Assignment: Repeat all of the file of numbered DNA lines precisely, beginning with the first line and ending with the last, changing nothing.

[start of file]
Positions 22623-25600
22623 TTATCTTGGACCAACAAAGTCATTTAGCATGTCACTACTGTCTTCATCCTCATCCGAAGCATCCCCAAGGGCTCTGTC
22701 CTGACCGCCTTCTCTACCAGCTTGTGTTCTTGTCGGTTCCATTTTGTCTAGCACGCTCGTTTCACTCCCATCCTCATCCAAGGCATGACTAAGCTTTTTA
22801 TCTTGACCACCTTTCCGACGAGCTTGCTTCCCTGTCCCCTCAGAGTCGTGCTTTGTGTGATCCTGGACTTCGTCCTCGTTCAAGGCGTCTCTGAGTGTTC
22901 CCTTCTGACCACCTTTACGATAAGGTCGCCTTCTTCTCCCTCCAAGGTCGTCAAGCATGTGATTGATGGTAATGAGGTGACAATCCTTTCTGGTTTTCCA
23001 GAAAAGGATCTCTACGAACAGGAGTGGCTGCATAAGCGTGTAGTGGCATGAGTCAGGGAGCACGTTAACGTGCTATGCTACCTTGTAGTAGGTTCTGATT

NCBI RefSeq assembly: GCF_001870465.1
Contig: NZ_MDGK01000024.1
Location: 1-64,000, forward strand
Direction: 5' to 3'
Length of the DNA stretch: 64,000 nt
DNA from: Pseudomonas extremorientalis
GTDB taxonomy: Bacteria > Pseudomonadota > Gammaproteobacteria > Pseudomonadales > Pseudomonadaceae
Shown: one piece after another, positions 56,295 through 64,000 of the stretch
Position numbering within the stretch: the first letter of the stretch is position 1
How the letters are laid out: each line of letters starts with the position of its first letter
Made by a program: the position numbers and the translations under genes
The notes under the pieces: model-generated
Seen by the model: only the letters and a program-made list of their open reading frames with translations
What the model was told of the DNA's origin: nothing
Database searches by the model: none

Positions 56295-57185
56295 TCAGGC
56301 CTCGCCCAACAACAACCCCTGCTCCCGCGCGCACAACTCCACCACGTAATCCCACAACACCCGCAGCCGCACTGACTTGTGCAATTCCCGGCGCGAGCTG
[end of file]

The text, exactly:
Positions 22623-25600
22623 TTATCTTGGACCAACAAAGTCATTTAGCATGTCACTACTGTCTTCATCCTCATCCGAAGCATCCCCAAGGGCTCTGTC
22701 CTGACCGCCTTCTCTACCAGCTTGTGTTCTTGTCGGTTCCATTTTGTCTAGCACGCTCGTTTCACTCCCATCCTCATCCAAGGCATGACTAAGCTTTTTA
22801 TCTTGACCACCTTTCCGACGAGCTTGCTTCCCTGTCCCCTCAGAGTCGTGCTTTGTGTGATCCTGGACTTCGTCCTCGTTCAAGGCGTCTCTGAGTGTTC
22901 CCTTCTGACCACCTTTACGATAAGGTCGCCTTCTTCTCCCTCCAAGGTCGTCAAGCATGTGATTGATGGTAATGAGGTGACAATCCTTTCTGGTTTTCCA
23001 GAAAAGGATCTCTACGAACAGGAGTGGCTGCATAAGCGTGTAGTGGCATGAGTCAGGGAGCACGTTAACGTGCTATGCTACCTTGTAGTAGGTTCTGATT

NCBI RefSeq assembly: GCF_001870465.1
Contig: NZ_MDGK01000024.1
Location: 1-64,000, forward strand
Direction: 5' to 3'
Length of the DNA stretch: 64,000 nt
DNA from: Pseudomonas extremorientalis
GTDB taxonomy: Bacteria > Pseudomonadota > Gammaproteobacteria > Pseudomonadales > Pseudomonadaceae
Shown: one piece after another, positions 56,295 through 64,000 of the stretch
Position numbering within the stretch: the first letter of the stretch is position 1
How the letters are laid out: each line of letters starts with the position of its first letter
Made by a program: the position numbers and the translations under genes
The notes under the pieces: model-generated
Seen by the model: only the letters and a program-made list of their open reading frames with translations
What the model was told of the DNA's origin: nothing
Database searches by the model: none

Positions 56295-57185
56295 TCAGGC
56301 CTCGCCCAACAACAACCCCTGCTCCCGCGCGCACAACTCCACCACGTAATCCCACAACACCCGCAGCCGCACTGACTTGTGCAATTCCCGGCGCGAGCTG